Last week, some 2,000 Philadelphia houses went up for auction in a sheriff's sale program that sheriff candidate John Kromer describes as "one of the most opaque processes you can imagine."
According to Kromer, a former director of housing under Mayor Ed Rendell, the way houses are auctioned off is "a mystery to the uninitiated," in which parcel numbers — not addresses — are rattled off and only insiders can navigate the proceedings. "Meanwhile, there are some people in the room who will sell you information. ... The result is you have to pay somebody or call an elected official."
Kromer, along with Mayor Michael Nutter, thinks this all will be made more transparent only if the sheriff's office is consolidated as a city department, instead of an independently elected office. Thus Kromer is campaigning to be the "Last Sheriff" in order to abolish the office; and Nutter recently wrangled out a Memorandum of Understanding with Acting Sheriff Barbara Deeley that gives the city temporary control of the sheriff's financial accounts, after an audit by City Controller Alan Butkovitz uncovered questional financial practices.
But Democratic machine favorite state Rep. Jewell Williams disagrees that the sheriff should be folded into the city — and, according to Kromer campaign manager Dave Zega, told a recent ward meeting that he would not renew the MOU with the city. Williams campaign manager Harriet Lessy denies that, saying that Williams simply wants to wait and see how the current agreement works out. —Isaiah Thompson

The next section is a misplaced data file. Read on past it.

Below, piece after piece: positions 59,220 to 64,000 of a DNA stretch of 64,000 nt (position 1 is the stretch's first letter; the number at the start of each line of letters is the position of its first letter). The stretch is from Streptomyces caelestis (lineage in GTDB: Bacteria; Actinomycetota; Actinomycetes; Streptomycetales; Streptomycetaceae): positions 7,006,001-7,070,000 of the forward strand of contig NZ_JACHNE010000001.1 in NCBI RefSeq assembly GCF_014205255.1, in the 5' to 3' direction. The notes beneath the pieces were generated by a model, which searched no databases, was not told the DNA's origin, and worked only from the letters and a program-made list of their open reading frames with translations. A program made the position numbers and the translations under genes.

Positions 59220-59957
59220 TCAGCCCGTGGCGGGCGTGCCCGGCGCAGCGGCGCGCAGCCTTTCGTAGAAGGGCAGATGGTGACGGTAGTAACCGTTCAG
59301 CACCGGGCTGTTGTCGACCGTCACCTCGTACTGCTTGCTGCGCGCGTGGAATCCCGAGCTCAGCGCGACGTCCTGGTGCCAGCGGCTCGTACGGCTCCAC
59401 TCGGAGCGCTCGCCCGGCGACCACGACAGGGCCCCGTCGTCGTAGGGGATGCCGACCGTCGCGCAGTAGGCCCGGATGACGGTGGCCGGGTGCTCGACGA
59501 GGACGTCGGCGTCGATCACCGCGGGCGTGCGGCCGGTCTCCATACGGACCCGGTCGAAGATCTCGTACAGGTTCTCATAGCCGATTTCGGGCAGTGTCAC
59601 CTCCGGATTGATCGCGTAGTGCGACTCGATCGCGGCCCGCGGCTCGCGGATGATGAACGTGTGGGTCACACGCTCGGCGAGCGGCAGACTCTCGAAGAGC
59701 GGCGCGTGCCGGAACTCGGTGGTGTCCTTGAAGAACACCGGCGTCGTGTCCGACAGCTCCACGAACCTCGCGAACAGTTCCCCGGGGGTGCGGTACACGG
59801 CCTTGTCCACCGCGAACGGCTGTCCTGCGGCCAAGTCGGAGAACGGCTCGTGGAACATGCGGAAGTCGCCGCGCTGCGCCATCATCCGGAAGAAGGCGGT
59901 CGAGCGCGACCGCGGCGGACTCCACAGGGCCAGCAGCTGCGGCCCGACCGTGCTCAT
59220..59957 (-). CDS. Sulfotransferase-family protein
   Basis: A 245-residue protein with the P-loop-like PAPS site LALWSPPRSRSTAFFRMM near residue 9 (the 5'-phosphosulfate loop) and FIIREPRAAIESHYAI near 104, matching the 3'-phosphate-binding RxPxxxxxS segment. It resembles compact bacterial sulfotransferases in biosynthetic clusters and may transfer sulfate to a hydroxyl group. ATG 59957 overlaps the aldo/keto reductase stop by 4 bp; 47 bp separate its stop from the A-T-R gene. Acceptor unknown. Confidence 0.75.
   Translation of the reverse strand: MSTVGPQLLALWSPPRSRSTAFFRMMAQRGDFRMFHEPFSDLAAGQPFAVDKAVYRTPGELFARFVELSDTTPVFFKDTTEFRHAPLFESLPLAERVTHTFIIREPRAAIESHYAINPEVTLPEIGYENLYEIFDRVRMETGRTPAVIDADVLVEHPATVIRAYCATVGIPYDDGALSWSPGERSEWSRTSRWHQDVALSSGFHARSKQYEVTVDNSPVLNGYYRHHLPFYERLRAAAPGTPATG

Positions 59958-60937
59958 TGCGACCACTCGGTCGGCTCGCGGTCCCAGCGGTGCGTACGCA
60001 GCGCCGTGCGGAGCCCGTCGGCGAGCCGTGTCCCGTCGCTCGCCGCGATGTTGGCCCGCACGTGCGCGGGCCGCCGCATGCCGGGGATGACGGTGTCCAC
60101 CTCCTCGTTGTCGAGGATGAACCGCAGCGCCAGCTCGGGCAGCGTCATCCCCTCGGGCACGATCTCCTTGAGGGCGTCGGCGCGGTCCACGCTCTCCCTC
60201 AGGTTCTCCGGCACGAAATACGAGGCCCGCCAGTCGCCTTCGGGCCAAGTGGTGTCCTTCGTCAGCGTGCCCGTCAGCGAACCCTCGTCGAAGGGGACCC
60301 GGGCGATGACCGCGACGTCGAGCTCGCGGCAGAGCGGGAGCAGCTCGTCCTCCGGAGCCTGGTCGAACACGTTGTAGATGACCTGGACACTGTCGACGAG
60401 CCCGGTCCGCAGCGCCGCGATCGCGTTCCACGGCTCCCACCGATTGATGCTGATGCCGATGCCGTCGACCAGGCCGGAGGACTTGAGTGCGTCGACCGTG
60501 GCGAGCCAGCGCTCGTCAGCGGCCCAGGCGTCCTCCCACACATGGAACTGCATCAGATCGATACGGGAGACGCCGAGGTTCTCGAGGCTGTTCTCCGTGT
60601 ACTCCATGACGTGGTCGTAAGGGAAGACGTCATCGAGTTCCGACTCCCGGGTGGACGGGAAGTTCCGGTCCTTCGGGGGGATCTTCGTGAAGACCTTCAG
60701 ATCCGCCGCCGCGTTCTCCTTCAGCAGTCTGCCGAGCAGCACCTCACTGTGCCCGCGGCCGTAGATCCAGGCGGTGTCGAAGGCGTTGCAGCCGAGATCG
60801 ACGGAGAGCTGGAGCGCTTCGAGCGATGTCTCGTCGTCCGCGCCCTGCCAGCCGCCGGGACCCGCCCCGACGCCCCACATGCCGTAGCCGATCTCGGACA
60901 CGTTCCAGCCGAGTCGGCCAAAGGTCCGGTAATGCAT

It turns out that 8th Council District candidate Cindy Bass' campaign has employed two people close to former political corruption scandals.
Last week, it came out during an interview with Bass opponent Robin Tasco by G-Town Radio's Ed Feldman that Bass' campaign had hired Steven Vaughn, a former aide to Councilwoman Donna Reed Miller. Vaughn pleaded guilty in 2005 in a pay-to-play scandal. Tasco, in the same show, claimed that Vaughn tried to bribe her to drop out.
Then, City Paper found that Bass' campaign had hired Sabir Hameen, who's lived with Theresa Pinkett, another former Miller aide who pleaded guilty to bribery — suggesting to some that Bass is not the political outsider they want. Bass spokesman Joe Corrigan calls this news "a distraction." He says that in a city with "300,000 convicted felons," it's important to involve them — and those close to them. "Part of Cindy's platform is giving people a second chance," says Corrigan. —Holly Otterbein